1987: Sonic Youth - “Schizophrenia”
This is where Sonic Youth finally delivered on all the promise their early work hinted at. Don’t get me wrong, almost everything they did before their 1987 masterpiece Sister was pretty damn good, but the noise-pop gem “Schizophrenia” that kicks off the album is the band’s single greatest accomplishment. Sonic Youth had been experimenting with alternately tuned guitar workouts for years and they were no strangers to mutilating a pop song or two live, but “Schizophrenia” was the first instance where they injected an original “pop” – in the loosest sense of the word – composition with their own unique noisy jangle. The song begins with a simple drum figure and stays relatively tame and straightforward for the remainder of the verse. It’s only after Thurston’s singing stops that the band enters transcendental-jam mode and whisks listeners away. Lee and Thurston trade harmonic pings back and forth as Kim’s haunting chants lead the band into a dramatic swell. Then Lee and Thurston steal the show again with another guitar blitz before the song slows down and crawls to a creepy finish. I’ll go ahead and say it, this is probably my favorite song of all time. Late 80s Sonic Youth was forcing everyone to rethink the guitar’s role in pop songs – check out the excellent “Expressway to Yr. Skull” for further proof – and “Schizophrenia” is their most perfect statement from that era.
It has been nearly two years since the collapse of the Providence, RI band Daughters. Their eponymous 2010 album (which had deservedly earned them exposure) felt so much like a fresh start, yet it came stillborn, released well after their apparent ugly breakup. Frustratingly, there has never been a definitive disbanding, though half the members have left. Singer Alexis Marshall and drummer Jon Syverson could potentially come back with more material, but with every passing month it seems less likely. What we have in their absence are the few recorded documents of a band that, while perhaps not recognized during their existence, should only grow in recognition and admiration.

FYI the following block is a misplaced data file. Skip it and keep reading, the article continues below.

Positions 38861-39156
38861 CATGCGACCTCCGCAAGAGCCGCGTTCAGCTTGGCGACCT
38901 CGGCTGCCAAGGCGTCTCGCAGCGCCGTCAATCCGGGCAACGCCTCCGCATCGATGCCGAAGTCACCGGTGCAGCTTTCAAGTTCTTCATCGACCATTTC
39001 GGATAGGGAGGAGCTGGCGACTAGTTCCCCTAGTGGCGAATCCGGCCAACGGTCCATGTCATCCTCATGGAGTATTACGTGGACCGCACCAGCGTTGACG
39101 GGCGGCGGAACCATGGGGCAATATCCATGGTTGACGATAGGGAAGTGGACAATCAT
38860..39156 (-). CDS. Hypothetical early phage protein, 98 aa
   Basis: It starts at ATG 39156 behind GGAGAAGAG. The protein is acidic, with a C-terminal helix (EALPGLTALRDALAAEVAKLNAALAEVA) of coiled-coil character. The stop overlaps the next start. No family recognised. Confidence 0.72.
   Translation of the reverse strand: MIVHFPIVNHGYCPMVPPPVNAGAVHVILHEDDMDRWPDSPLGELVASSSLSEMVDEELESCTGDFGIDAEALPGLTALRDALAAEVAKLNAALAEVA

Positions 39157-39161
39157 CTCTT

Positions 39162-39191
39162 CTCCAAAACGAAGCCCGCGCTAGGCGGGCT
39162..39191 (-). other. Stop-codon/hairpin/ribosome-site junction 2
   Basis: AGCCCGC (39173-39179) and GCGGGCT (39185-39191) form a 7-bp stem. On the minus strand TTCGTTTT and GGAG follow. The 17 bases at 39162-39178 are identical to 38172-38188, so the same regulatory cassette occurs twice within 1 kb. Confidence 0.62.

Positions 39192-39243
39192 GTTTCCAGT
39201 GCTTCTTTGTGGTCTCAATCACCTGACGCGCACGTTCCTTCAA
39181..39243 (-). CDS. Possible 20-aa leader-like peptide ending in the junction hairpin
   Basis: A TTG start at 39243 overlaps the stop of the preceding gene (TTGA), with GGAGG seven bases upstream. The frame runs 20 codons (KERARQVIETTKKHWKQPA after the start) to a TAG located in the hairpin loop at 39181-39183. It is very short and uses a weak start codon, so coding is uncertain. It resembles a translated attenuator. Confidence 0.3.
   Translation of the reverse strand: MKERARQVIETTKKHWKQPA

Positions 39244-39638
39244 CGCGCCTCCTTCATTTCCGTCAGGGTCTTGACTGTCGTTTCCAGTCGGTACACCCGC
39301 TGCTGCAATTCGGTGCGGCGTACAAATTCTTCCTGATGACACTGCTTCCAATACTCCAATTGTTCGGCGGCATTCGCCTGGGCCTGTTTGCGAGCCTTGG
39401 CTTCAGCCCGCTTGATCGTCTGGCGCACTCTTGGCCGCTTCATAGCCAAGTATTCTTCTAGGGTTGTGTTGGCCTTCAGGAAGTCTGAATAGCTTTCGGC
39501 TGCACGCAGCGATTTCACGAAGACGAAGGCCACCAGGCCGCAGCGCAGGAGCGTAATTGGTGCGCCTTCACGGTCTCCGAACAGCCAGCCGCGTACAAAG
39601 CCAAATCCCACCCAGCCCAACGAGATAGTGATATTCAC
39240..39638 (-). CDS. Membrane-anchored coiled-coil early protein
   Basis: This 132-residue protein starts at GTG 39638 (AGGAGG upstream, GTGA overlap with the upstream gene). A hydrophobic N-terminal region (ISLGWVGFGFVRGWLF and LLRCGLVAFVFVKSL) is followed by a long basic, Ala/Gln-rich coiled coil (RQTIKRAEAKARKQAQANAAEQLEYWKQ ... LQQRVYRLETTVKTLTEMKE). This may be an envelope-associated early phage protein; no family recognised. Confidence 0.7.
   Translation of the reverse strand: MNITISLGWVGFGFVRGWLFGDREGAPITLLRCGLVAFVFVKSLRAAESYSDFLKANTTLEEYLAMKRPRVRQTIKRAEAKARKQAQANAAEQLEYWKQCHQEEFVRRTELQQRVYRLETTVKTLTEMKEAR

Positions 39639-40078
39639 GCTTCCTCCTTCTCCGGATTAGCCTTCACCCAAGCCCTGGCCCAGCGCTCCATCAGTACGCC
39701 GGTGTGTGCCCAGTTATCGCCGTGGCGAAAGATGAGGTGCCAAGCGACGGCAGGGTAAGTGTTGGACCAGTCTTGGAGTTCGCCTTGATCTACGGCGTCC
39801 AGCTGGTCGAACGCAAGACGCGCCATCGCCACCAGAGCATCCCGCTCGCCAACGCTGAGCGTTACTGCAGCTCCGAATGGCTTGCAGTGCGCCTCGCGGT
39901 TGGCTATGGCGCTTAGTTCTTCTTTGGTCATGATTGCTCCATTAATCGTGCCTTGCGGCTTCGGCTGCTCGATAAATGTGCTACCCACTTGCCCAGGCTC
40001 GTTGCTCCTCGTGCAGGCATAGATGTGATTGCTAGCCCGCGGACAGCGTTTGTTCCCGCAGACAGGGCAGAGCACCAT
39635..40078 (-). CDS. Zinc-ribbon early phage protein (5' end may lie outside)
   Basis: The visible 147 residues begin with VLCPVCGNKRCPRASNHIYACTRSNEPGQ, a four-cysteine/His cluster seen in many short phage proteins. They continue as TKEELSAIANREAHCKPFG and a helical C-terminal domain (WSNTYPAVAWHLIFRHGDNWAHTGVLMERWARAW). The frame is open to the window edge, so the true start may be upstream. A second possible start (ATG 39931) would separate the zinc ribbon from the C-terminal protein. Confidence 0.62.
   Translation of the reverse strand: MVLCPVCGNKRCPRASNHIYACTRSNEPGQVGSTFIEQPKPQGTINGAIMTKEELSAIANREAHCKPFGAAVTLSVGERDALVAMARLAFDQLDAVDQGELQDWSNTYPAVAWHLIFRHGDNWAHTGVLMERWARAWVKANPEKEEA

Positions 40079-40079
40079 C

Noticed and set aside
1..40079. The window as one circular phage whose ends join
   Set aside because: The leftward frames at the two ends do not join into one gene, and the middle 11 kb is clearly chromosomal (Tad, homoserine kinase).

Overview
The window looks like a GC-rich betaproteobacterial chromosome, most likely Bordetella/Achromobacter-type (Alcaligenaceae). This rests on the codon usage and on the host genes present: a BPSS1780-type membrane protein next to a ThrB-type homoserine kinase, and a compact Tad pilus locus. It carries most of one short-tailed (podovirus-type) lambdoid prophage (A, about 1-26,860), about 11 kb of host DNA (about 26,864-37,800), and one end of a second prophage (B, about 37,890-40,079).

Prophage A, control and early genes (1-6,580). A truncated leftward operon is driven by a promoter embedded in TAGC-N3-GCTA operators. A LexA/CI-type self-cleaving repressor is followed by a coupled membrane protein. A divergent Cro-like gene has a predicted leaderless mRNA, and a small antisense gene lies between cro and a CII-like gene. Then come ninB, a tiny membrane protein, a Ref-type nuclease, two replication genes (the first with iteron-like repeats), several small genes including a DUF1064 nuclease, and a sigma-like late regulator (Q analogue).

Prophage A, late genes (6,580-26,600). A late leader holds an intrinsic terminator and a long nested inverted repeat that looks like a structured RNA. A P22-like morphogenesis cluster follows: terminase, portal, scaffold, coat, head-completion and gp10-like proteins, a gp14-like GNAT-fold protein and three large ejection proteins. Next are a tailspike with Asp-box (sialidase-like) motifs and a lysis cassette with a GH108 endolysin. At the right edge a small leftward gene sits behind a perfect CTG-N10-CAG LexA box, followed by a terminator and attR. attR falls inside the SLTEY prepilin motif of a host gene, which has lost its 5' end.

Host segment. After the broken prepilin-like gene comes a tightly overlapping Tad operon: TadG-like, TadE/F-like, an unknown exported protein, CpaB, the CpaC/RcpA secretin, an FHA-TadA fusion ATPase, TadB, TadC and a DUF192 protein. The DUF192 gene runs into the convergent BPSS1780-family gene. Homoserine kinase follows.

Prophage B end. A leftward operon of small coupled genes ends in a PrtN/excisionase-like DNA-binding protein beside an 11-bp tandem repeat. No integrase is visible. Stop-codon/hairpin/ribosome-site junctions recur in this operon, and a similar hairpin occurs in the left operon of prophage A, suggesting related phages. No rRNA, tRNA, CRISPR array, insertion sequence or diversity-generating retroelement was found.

For a band that played together for eight years Daughters, originally formed by members of also-defunct As The Sun Sets, have a shockingly small discography. From 2001-2009 their recorded material amounts to little over an hour. Fortunately numbers becomes irrelevant when you consider their immediacy; the band’s output is one of the greatest examples of quality of quantity in recent memory. The debut album Canada Songs boasts ten songs in 11 minutes, which might seem insignificant if those 11 minutes weren’t honed to a razor edge. There are so many memorable moments crammed in. “Jones From Indiana” is all noise rock until an unexpected shift where drums, piercing guitar, and screaming vocals all meld into a violent groove with a few seconds to spare at the end for a droning coda. “Nurse, would you Please” has Nick Sadler abruptly shifting between his usual splintering guitar screech and moments of prickly precise lucidity. “The Ghost With the Most” builds to the breaking point it feels the album has been rushing towards from the start, until suddenly all the tension falls away and the band locks into a slower pace, losing none of its muscle. Marshall’s screams disappear and are replaced by a surprisingly great singing voice indebted to David Yow. Clearly Canada Songs works best when listened to as one piece, something that benefited the early work of The Boredoms, an important influence here; the album could be Soul Discharge’s kid brother.
Hell Songs (read original TMT review here), released in 2006, is expansive in comparison to the first album. At ten songs in 23 minutes, everything that was introduced on Canada Songs and the debut EP is developed, a shift displayed perfectly on “Recorded Inside a Pyramid.” The production sounds far clearer, the instruments give each other a little more space, the seasick string coda at the end comes out of nowhere but feels appropriate. Marshall’s vocals have turned from high pitched screech to a deeper, half-spoken howl. The vocal refinements allow some fabulous lyrical moments to occur, something absent from Canada’s purely musical pleasures. Lines such as “I wear my sickness like a wedding band,” the chanted “love is a disgusting thing,” and the ominous opening shout of “I’ve been called a sinner,” leave a powerful impression on the listener.